The Sizzle

Issue 94 - Thursday, 25th February 2016 - Then Through Guts And Hard Work


Tim Cook talks to ABC in-depth about the FBI/DoJ stuff
Tim Cook has made his first public appearance after writing an open letter to Apple's customers in order to let them know what the FBI and Department of Justice want Apple to do. The full ~30min interview can be seen here on ABC's website and is worth a watch. Seeing Tim so emphatically take a stance on something controversial is so refreshing to see in an age where most figures of power tend not to take a strong public approach, lest they offend anyone important or giving them money.

Xiaomi caps off a busy MWC
The last of the big smartphone manufacturers to announce their latest wares is Xiaomi. They revealed their flagship Mi 5 smartphone, running a Snapdragon 820 SoC and 4GB of DDR4 RAM. It's got some other fancy stuff too like 4-axis OIS on the camera sensor, NFC, fingerprint reader, 3000mAh battery and UFS 2.0 storage. All this for just 2,600 yuan (AU$555). Runs MIUI 7 (which has its flaws and doesn't run Google services like the Play Store or Gmail, etc.) on top of Android 6.0 and only weighs 129g. Seriously nice piece of kit for what could sell in AU for under $600 landed from one of the many Chinese resellers that ship here.

Facebook expands the Like button to have Reactions
If the Like button on Facebook wasn't expressive enough for you, but you were too lazy to actually type out a comment on whatever it is you were Liking, Facebook's new Reactions feature is for you. Now when you press the Like button on Facebook, there will be 5 more options - Love, Haha, Wow, Sad and Angry. Maybe there should be an "eh" reaction, as that's what I think of this news.

ASUS will be subject to 20 years of security audits for their shitty routers
The US Federal Trade Commission has settled a dispute with ASUS over ASUS's awful security track record on its networking devices. Back in 2013 huge flaws were found in dozens of ASUS products and the FTC decided to look into it. The FTC has today announced that ASUS's products put hundreds of thousands of customers at risk of hacking and as a punishment, ASUS needs to submit its networking devices for independent auditing for the next 20 years and must communicate with all its customers steps they can take to protect themselves from security flaws and when updates arise. This could be a good thing for everyone - all networking gear should be subject to this sort of scrutiny. The full case can be viewed on the FTC website.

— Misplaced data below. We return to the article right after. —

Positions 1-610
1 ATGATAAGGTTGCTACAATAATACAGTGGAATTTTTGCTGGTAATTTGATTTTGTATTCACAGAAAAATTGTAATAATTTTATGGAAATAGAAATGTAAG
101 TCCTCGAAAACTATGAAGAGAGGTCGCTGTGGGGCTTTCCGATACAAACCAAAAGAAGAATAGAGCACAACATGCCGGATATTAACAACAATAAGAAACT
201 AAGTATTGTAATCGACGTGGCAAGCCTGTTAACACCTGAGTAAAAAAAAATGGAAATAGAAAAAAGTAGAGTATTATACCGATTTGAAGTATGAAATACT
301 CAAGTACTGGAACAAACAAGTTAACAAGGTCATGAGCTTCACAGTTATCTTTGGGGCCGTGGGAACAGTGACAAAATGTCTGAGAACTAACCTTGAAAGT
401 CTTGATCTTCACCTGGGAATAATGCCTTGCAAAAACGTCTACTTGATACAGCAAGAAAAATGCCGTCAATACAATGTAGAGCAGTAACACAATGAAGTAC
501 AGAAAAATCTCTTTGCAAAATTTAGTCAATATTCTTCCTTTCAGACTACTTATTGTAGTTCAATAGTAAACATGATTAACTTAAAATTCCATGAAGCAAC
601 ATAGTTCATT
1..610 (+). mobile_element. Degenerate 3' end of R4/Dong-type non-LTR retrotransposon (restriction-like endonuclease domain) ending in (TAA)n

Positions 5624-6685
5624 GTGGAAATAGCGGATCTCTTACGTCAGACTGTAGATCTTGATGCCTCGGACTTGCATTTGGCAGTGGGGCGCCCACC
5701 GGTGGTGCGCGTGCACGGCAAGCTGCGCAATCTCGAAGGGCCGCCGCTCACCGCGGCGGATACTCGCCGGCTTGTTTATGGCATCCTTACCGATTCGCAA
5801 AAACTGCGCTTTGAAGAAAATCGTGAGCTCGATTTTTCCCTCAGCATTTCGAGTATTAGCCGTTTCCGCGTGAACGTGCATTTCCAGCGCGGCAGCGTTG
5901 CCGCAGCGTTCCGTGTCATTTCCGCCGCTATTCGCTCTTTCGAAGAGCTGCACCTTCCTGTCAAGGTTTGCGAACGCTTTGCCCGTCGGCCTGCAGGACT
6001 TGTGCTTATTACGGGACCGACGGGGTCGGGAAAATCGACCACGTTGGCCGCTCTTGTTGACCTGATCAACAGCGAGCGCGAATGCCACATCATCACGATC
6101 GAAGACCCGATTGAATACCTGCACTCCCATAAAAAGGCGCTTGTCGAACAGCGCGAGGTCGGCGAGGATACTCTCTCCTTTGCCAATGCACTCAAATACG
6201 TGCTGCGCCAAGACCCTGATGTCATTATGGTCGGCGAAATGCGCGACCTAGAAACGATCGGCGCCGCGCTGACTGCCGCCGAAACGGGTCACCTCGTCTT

Dick Smith is dead (the shop, not the bloke)
Once Dick Smith went into administration, the plan was to sell what they can whilst finding a buyer who could turn the beleaguered brand around. Unfortunately that hasn't happened and the administrators have decided to shut Dick Smith down. 301 stores across Australia and NZ will shut, with over 2,800 staff losing their jobs over the next eight weeks. Dick Smith's "cool" brand, Move, will also shut down, but their airport locations will remain.


The latest in creepy robot tech
Boston Dynamics (aka Google, aka Alphabet) have released a new video of their latest bipedal robot, Atlas. They like to make robots act as human as possible and this seems to be the current state of cyborg tech. Amazing stuff when taken into context. Still hopeless when it comes to mimicking the range of motion a human or an animal has. Very high on the creepy factor too. Imagine having the job of the guy who taunts the robots, hah.

Great price on a nicely kitted out Lenovo Thinkpad E460 laptop
In the market for a new laptop not running Mac OS X? The Lenovo Thinkpad E460 is at an excellent price right now. $888 gets you an i7-6500U CPU, 8GB RAM and a 14" 1080p screen (a rarity these days). Brilliant price for the specs and if you use Cashrewards, take a further 8% off. It doesn't have an SSD installed, but putting one in yourself is easy - just takes a normal 2.5" drive you can grab from MSY in whatever capacity you need.

Nissan LEAF's remote features very poorly secured
The Nissan LEAF is a fine electric car, but it's a not so fine computer. Troy Hunt and his buddies found out that its entire remote control API is freely accessible on the web with no authentication. This allows an attacker full control over the HVAC, which means the attacker can leave the AC/heat for hours, drain the battery and leave you stranded. Trip reports are also accessible without authentication, giving an attacker a way to find out where you've been in your LEAD. Troy let Nissan know over a month ago and Nissan is yet to resolve it, so he went public on his blog.

Here endeth the sizzle (until tomorrow!)

The Sizzle is curated by Anthony "@decryption" Agius and emailed every weekday afternoon. Like The Sizzle? Tell your friends!